Monday, January 16, 2006

Once is never enough, but how many is too many?

For the fourth or maybe it's the fifth time I'm reading The Time Traveler's Wife by Audrey Niffenegger. I don't seem to ever get tired of this book and many thanks to the very talented author and to my friend, Margo, for knowing me well enough to recommend the book. Also thanks to Cleggy for helping find a copy at one of our fav places, Half Price Books.

It won't be long before this book has the worn edges and creased spine that to me signifies a very loved book. It won't be long before the outside of the book reflects how I feel about it.

This book has become a sort of security blanket for me. Not unlike Linus, I carry it around to ward off the evils of my life. Boredom, stress, nervousness, and loneliness. All of these can be eliminated, albeit temporarily, with just the turn of a few pages. The feel of the book in my hands is comforting. The characters are familiar friends. The cadence and rhythm of the author's words are both soothing and compelling. Yes, I know what will happen and I know how it will end. But it never fails to knot my stomach, catch my breath, make me cry, make me laugh, and even make me sing. This book makes the hour at the laundromat fly by, makes me late getting back from lunch, and keeps me up far too late at night. All because once I pick it up I don't want to put it down again.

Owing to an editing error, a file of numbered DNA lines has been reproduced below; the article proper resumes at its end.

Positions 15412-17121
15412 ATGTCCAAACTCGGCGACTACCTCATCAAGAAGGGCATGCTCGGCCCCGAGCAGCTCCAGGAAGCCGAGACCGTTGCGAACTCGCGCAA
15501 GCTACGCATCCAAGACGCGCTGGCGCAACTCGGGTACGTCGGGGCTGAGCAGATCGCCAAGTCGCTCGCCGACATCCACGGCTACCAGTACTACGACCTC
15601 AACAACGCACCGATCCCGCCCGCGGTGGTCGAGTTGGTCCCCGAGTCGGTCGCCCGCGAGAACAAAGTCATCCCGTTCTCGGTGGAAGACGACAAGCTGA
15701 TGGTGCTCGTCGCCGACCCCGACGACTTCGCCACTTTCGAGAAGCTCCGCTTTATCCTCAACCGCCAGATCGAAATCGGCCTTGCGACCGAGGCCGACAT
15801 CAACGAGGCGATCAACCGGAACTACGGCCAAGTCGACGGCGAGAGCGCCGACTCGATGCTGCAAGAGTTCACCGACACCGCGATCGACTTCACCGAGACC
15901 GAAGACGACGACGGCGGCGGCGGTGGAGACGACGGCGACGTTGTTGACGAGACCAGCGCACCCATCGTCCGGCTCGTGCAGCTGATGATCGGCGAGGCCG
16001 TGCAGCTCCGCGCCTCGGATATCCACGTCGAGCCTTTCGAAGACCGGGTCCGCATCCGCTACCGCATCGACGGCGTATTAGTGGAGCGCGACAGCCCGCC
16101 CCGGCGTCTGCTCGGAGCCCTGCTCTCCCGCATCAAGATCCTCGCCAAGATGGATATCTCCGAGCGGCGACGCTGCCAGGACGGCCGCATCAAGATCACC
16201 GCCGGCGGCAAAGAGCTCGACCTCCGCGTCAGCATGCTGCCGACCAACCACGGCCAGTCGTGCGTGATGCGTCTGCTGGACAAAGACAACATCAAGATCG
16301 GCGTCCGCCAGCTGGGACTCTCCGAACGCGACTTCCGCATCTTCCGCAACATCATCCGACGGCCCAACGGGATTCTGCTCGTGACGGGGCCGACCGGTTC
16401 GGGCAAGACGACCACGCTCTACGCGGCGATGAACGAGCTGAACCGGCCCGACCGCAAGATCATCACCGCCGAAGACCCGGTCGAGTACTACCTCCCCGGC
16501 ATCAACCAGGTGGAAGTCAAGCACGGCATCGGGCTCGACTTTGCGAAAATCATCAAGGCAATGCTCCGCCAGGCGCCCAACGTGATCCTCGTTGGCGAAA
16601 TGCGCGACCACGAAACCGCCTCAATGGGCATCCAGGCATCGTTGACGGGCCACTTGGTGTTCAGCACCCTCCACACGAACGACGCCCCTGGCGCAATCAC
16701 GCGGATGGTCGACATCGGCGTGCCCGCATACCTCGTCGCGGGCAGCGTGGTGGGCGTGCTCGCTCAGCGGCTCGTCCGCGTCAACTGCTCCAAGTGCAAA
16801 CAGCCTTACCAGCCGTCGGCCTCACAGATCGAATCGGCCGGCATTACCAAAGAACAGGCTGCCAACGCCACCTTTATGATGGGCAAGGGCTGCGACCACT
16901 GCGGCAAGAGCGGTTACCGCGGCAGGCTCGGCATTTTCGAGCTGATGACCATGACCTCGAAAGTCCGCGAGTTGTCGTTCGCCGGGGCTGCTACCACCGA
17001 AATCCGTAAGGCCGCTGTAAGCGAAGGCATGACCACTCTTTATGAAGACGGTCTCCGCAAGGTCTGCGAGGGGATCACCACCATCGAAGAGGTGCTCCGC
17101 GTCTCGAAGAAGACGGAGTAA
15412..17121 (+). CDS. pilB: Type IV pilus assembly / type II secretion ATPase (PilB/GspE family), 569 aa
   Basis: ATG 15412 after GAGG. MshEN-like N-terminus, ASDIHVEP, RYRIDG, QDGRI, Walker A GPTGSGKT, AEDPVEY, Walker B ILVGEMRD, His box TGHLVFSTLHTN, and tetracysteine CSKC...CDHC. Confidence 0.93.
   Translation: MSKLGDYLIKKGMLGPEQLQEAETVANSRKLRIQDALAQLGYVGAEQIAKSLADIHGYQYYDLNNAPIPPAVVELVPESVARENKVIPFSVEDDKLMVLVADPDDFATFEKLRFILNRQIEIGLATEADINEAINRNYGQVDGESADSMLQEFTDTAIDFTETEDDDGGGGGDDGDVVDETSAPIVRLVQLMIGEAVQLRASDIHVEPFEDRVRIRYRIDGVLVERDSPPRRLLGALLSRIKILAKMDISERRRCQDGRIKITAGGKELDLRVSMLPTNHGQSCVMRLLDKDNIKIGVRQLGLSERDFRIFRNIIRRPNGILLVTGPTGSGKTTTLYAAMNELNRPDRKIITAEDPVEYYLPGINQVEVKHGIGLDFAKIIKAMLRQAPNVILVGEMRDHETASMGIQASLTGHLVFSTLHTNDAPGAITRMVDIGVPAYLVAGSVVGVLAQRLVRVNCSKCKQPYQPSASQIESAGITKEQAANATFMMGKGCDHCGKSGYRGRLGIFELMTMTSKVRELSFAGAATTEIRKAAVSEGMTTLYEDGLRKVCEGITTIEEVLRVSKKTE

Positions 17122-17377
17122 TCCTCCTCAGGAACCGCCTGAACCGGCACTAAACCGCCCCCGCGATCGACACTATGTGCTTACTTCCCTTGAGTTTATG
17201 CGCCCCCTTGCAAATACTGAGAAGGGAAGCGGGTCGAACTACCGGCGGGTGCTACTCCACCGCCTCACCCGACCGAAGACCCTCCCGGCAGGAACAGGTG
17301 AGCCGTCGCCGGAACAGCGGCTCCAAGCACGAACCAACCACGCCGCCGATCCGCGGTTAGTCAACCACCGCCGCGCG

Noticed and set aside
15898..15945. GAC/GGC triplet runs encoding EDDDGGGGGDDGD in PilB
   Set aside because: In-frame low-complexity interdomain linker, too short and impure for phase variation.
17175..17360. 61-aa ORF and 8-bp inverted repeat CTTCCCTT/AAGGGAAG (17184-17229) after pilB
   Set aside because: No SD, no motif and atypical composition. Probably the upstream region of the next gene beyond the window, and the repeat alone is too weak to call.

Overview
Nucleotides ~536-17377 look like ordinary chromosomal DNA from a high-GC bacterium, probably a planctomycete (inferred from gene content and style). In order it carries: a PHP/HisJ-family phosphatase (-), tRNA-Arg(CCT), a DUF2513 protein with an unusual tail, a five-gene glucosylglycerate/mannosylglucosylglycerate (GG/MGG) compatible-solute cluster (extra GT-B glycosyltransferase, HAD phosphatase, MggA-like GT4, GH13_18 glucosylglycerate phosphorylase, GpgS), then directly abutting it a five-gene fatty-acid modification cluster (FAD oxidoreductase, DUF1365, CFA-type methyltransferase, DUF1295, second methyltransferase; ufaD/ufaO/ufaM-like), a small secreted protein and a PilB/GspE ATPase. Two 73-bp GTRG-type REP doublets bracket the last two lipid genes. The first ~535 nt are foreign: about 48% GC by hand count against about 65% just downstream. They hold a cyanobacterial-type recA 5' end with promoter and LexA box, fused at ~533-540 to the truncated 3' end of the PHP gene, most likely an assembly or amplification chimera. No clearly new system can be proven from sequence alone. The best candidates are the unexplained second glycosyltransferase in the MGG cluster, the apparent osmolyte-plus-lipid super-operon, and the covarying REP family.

It isn't the only book I'm reading at the moment. While making my fourth (or is it fifth?) journey though this book I've read three e-books by a co-worker and new author,
Sally Swanson and Dead Until Dark by Charlaine Harris. I'm about to start the second book in Charlaine's Southern Vampire Series, Living Dead in Dallas and I can hardly wait to get into it. But that doesn't mean that The Time Traveler's Wife will be put back on the bookshelf. No, my security blanket will remain my constant companion. For me familiarity doesn't breed contempt. Instead it breeds comfort, peace of mind, and emotional well-being.

In case you're not getting the message here, I encourage you to read it for yourself. It's quite a journey. But all the really good books are, aren't they?

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